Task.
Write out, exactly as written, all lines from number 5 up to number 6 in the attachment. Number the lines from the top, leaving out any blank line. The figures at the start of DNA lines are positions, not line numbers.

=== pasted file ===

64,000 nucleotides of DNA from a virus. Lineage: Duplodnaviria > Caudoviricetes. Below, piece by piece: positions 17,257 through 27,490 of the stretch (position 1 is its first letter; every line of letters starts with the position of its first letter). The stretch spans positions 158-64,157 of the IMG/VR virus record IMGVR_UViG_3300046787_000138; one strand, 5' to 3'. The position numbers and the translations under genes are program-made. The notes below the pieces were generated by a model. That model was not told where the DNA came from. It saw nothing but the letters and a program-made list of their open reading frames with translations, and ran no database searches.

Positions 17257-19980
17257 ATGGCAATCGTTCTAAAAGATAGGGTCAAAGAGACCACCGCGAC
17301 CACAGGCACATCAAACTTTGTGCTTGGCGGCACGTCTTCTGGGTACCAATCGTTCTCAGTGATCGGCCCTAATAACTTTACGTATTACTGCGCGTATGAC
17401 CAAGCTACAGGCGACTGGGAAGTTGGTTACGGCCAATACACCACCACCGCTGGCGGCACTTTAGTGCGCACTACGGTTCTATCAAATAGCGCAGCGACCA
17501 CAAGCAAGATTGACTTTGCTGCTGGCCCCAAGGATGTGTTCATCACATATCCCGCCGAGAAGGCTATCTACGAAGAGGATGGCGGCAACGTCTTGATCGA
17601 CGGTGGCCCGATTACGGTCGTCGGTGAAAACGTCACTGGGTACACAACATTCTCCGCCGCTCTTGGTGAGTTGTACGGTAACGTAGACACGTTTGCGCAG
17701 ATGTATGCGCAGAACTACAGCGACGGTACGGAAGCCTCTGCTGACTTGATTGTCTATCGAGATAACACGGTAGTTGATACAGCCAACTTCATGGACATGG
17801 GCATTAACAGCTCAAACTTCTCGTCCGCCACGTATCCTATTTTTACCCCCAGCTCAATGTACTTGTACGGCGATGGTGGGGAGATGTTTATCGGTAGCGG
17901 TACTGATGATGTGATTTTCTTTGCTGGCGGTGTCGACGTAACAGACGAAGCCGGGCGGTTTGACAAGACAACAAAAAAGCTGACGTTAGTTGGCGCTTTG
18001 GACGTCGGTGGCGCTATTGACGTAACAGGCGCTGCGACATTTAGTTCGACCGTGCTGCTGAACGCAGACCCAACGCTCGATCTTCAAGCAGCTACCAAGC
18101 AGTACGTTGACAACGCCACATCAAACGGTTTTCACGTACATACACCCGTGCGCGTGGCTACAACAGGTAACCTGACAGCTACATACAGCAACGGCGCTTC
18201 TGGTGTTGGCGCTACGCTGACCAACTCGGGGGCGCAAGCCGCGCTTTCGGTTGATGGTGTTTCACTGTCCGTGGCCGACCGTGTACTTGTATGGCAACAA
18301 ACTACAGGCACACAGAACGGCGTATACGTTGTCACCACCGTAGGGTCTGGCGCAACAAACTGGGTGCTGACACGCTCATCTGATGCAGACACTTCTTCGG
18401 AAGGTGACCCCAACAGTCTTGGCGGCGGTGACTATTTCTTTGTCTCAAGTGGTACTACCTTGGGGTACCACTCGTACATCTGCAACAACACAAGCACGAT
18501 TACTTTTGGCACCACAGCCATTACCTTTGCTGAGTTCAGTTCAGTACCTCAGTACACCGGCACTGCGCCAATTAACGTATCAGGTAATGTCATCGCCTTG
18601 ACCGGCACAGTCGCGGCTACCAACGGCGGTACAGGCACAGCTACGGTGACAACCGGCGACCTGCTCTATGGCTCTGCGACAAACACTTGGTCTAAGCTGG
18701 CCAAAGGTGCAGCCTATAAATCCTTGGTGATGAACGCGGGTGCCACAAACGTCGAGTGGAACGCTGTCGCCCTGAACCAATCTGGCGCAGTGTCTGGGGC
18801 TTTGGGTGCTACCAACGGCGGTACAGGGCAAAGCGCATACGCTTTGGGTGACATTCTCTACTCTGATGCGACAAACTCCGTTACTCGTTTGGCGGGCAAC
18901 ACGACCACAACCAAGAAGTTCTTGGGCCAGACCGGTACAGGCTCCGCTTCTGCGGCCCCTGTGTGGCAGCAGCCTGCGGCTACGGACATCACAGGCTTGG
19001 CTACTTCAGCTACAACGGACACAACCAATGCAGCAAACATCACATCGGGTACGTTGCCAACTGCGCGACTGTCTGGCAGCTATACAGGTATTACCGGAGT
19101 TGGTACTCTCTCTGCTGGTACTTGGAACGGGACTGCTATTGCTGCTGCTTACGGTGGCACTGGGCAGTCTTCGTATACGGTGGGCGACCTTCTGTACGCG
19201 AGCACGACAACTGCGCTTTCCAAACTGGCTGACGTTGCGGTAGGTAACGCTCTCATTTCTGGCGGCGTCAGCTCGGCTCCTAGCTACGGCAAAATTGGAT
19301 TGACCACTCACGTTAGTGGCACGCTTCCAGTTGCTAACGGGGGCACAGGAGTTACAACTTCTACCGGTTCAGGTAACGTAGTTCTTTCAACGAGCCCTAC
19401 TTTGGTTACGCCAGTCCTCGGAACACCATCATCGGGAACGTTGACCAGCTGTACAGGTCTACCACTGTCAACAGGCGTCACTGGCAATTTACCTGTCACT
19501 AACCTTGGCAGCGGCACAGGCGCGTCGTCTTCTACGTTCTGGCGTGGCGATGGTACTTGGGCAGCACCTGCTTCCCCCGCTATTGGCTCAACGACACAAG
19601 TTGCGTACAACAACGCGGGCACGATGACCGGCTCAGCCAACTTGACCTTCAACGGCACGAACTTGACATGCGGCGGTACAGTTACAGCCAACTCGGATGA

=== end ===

17401 CAAGCTACAGGCGACTGGGAAGTTGGTTACGGCCAATACACCACCACCGCTGGCGGCACTTTAGTGCGCACTACGGTTCTATCAAATAGCGCAGCGACCA
17501 CAAGCAAGATTGACTTTGCTGCTGGCCCCAAGGATGTGTTCATCACATATCCCGCCGAGAAGGCTATCTACGAAGAGGATGGCGGCAACGTCTTGATCGA